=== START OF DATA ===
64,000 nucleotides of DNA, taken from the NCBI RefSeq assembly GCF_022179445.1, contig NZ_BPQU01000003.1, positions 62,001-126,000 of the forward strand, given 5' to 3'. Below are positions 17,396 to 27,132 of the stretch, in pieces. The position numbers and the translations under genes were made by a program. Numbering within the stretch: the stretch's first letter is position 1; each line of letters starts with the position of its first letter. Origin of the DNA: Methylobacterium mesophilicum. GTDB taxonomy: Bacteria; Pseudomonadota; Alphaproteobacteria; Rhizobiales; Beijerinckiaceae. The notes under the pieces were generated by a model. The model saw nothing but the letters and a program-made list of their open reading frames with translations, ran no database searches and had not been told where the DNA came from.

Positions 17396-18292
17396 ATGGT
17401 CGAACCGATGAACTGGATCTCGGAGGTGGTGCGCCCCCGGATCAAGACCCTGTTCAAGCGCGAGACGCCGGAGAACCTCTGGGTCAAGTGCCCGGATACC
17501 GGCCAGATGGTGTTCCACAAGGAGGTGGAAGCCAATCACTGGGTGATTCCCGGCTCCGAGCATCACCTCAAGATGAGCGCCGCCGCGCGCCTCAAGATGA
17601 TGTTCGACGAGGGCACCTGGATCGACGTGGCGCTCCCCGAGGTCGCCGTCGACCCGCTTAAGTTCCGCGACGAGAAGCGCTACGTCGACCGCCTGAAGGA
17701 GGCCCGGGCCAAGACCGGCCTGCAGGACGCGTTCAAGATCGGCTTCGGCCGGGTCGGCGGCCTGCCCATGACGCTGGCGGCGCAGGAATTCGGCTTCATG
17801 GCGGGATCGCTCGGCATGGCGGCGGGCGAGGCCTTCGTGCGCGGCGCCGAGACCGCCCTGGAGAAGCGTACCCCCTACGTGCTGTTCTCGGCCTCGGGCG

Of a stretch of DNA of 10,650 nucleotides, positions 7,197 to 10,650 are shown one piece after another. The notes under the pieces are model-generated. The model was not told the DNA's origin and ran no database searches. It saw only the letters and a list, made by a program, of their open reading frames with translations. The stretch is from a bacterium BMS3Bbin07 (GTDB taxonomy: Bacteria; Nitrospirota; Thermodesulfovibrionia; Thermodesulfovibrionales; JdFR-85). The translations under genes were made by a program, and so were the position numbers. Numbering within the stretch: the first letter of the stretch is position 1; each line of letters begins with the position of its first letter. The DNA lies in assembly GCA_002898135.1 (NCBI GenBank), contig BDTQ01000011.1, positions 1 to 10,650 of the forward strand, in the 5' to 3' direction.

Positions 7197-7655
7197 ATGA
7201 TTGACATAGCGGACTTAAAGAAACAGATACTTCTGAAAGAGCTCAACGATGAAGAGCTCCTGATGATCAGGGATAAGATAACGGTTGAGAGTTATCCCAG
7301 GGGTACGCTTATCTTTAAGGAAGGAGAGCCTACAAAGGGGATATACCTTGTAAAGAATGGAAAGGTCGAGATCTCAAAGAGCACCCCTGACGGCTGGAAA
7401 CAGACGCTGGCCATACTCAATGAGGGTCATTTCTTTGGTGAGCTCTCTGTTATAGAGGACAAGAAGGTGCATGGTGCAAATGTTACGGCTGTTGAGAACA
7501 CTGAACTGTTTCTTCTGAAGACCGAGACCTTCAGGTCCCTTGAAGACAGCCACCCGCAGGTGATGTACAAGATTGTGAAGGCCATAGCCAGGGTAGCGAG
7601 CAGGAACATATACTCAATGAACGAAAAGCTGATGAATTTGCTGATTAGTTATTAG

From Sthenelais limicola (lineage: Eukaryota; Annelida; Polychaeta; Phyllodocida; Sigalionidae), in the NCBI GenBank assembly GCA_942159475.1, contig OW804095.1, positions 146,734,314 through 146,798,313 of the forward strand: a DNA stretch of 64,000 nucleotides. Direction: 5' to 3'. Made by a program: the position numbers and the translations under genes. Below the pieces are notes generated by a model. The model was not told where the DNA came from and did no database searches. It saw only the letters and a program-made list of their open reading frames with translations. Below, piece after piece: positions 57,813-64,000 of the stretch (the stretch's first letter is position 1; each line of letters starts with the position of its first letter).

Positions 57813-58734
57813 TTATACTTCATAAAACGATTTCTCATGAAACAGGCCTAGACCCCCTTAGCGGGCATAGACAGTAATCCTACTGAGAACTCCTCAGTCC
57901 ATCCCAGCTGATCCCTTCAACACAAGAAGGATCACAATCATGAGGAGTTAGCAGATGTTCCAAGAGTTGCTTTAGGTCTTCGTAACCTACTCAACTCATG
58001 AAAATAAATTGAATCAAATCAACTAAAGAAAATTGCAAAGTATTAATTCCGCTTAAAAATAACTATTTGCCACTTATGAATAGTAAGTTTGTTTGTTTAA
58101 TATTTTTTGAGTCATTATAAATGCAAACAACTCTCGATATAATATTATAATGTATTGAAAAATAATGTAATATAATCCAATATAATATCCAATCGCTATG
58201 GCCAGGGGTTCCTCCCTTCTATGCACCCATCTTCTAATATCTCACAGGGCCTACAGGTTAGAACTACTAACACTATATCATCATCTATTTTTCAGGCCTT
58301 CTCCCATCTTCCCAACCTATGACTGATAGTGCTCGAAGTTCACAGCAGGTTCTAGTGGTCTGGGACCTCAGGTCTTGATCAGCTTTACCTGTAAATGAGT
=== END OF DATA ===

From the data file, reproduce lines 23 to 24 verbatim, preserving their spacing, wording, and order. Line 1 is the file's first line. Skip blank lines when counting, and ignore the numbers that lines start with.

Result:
58201 GCCAGGGGTTCCTCCCTTCTATGCACCCATCTTCTAATATCTCACAGGGCCTACAGGTTAGAACTACTAACACTATATCATCATCTATTTTTCAGGCCTT
58301 CTCCCATCTTCCCAACCTATGACTGATAGTGCTCGAAGTTCACAGCAGGTTCTAGTGGTCTGGGACCTCAGGTCTTGATCAGCTTTACCTGTAAATGAGT